I remember a friend telling me in college that ‘potential’ was a scary word…that it put unnecessary pressure on someone to be better than what they were. I use ‘potential’ for the city of Tirana because it’s true…however, I see no one there feeling pressured to actually realize that potential.
This was a different trip for me, I’m used to solo-traveling but this time I went with a friend, Adrian. He’s a much more efficient traveler than me, so I ended up seeing in a few days what would’ve normally taken me a week. We got in late to Tirana, thankfully we arranged a hotel taxi to pick us up at the airport, as I not-so-fondly remember the screw jobs I’ve had taking cabs in Eastern Europe. After crashing for the night, we woke up early to hit the main sights of Albania’s capital city. Before I go into the experience, I want to preface this with the fact that Albania is one of the most economically challenged countries in Europe, so one shouldn’t expect a Paris-like holiday.
Let me start with the good: 1) very cheap place, beers cost half a euro, and you could get a full dinner for less than 10 euros; 2) Albanian women are very attractive.
Ok, now the rest of the story. Driving in Tirana was treacherous…aside from the lawless driving practices there were women holding babies begging in the main streets…traffic circles here were a nightmare. There was also a preponderance of stray dogs. I expect this in countries with poor animal control programs, but to see a local throw a glass bottle at a stray dog nearly spun me into a rage.
I also saw a lot of graffiti, but not ‘good’ graffiti. In my college days I lived for a brief time with a graffiti artist, the best artist I’ve had the pleasure of knowing, but the stuff in Tirana was hardly ‘art’. Mostly it was either crude vandalism or advertisements for parties at local clubs.
There was also the absence of things I’m used to seeing in European cities. There was no main square, no hub lined with cafes and cultural sights. The closest to that was a large traffic circle with a statue in the middle…which actually did look pretty cool.
Also, there was an utter lack of nice, sit-down restaurants. Every place we found ended up being a smoke-filled bar environment, even when the sign on the door clearly said ‘no smoking’. There was a castle, but it ended up just being a wall that used to be part of a larger castle.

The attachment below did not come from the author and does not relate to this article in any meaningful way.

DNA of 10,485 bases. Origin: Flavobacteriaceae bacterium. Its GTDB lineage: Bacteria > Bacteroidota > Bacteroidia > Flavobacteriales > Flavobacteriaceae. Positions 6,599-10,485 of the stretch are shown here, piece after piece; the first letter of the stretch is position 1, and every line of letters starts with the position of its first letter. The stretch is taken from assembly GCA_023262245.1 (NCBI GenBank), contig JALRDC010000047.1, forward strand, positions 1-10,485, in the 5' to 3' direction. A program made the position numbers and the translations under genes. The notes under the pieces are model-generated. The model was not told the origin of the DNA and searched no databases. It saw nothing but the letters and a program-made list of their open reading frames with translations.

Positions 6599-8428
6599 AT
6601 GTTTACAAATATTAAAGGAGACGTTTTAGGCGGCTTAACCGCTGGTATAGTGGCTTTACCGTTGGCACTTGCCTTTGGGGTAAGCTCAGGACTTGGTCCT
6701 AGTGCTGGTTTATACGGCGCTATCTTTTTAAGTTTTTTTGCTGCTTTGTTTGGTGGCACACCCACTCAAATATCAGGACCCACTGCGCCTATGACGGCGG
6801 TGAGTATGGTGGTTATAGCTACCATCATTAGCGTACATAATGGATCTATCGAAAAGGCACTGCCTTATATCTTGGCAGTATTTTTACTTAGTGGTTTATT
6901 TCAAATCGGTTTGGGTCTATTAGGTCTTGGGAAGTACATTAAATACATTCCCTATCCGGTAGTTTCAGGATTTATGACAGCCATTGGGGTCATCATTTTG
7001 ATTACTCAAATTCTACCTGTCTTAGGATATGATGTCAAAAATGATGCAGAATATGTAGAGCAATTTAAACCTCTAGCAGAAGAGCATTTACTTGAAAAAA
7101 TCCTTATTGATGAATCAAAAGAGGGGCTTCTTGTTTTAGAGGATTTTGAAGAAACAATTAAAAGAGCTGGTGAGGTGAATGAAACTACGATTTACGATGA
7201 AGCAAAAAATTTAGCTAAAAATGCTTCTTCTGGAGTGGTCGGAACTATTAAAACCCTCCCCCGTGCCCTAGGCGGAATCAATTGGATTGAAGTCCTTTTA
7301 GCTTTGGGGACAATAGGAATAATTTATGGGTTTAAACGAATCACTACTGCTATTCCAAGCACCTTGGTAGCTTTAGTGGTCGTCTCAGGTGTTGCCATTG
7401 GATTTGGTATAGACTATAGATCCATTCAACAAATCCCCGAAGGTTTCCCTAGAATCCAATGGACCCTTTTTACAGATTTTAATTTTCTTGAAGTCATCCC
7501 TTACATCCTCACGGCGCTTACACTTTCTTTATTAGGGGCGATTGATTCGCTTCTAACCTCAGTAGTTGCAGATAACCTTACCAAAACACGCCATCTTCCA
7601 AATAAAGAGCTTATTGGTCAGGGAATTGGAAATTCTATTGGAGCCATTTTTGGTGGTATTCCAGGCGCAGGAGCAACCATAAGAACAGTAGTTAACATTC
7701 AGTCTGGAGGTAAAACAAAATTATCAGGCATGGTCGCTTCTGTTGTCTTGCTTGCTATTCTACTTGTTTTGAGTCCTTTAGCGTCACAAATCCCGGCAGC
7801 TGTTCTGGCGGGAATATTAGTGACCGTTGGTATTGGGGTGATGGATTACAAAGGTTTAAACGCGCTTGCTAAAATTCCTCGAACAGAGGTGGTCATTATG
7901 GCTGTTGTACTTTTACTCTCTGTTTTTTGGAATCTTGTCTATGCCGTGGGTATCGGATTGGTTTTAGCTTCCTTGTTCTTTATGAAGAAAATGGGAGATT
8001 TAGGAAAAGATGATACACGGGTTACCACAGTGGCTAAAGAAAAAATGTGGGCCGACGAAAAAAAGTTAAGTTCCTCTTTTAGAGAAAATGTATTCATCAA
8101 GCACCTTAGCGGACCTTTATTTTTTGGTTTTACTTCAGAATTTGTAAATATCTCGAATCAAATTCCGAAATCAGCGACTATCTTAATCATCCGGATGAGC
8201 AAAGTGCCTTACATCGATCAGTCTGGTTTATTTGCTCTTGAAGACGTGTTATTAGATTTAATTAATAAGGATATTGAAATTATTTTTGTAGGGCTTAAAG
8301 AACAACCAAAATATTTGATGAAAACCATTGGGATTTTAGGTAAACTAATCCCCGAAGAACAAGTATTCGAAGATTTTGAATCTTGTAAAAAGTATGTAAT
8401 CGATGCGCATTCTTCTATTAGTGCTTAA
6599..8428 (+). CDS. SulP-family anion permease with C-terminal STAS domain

One of the more interesting sights was a ‘pyramid’ in the center of town, that used to be a museum. Now, it’s just a trashed building resembling a pyramid that is covered in graffiti and surrounded by trash…totally not utilized. It would make a great art gallery or venue for punk-rock shows if there was any money for infrastructure.
The city still had a communist feel to it, even the local opera house seemed very cold and drab.
Back to the infrastructure thing, I guess I’m used to street numbers. I was excited to find an Indian restaurant online, the only one in Tirana. Unfortunately, the address listed was only the street it was on, which was a few miles long. After walking up and down it for over an hour with no luck, we decided to grab Italian food at a place with the smallest portions I’ve ever seen.
I wish I could say I liked the hotel, but the breakfast consisted of ice-cold scrambled eggs and ice-cold coffee, and when we checked out the credit card machine was down so it was cash only. Worst of all, the entire populace of Tirana seemed very despondent, which translated into people being not-so-nice. The ‘peace bell’ exhibit was ok, the bell was made from bullets used in the 1997 Albanian uprising, which was a great idea, but it could’ve been more artistically scintillating.
Overall, I cannot recommend this city for travelers, as I was greatly disappointed. I definitely wish the city well, and hope that one day it reaches its potential.